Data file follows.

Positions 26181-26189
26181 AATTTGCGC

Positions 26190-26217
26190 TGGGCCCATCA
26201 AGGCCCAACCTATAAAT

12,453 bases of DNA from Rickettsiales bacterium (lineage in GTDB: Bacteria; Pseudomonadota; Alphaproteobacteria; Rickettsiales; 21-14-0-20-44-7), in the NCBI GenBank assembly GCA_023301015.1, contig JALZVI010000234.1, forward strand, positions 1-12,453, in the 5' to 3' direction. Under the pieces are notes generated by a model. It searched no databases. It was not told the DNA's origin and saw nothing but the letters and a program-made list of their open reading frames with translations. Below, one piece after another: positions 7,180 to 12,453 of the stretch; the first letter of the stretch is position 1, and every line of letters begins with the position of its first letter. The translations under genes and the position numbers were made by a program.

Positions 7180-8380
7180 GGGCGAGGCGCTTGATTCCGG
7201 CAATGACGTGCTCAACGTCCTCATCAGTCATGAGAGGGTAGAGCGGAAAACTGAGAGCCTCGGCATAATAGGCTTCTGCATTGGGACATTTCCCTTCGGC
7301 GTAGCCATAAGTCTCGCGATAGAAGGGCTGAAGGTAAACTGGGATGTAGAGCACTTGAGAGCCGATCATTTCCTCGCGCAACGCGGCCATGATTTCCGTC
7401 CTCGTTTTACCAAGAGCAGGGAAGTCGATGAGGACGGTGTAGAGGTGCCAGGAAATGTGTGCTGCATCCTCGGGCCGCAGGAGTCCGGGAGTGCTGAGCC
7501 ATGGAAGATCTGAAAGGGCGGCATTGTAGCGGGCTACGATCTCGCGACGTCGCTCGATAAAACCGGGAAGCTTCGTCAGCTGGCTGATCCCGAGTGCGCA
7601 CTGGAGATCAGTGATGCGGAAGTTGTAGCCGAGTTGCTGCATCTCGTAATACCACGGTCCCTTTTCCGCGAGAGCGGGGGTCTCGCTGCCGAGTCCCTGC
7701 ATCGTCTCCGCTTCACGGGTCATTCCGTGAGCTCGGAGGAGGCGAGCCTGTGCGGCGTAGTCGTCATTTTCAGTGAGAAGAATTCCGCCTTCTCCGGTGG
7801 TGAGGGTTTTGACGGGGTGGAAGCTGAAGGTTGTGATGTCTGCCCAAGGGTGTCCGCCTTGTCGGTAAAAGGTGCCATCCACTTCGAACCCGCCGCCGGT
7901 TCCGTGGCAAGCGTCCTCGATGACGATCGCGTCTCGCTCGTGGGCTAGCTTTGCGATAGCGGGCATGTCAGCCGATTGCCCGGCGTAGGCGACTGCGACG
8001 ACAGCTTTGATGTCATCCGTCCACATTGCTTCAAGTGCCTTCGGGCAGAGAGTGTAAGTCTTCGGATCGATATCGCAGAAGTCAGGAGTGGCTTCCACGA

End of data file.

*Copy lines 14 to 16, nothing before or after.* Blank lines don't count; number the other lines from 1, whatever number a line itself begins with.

7701 ATCGTCTCCGCTTCACGGGTCATTCCGTGAGCTCGGAGGAGGCGAGCCTGTGCGGCGTAGTCGTCATTTTCAGTGAGAAGAATTCCGCCTTCTCCGGTGG
7801 TGAGGGTTTTGACGGGGTGGAAGCTGAAGGTTGTGATGTCTGCCCAAGGGTGTCCGCCTTGTCGGTAAAAGGTGCCATCCACTTCGAACCCGCCGCCGGT
7901 TCCGTGGCAAGCGTCCTCGATGACGATCGCGTCTCGCTCGTGGGCTAGCTTTGCGATAGCGGGCATGTCAGCCGATTGCCCGGCGTAGGCGACTGCGACG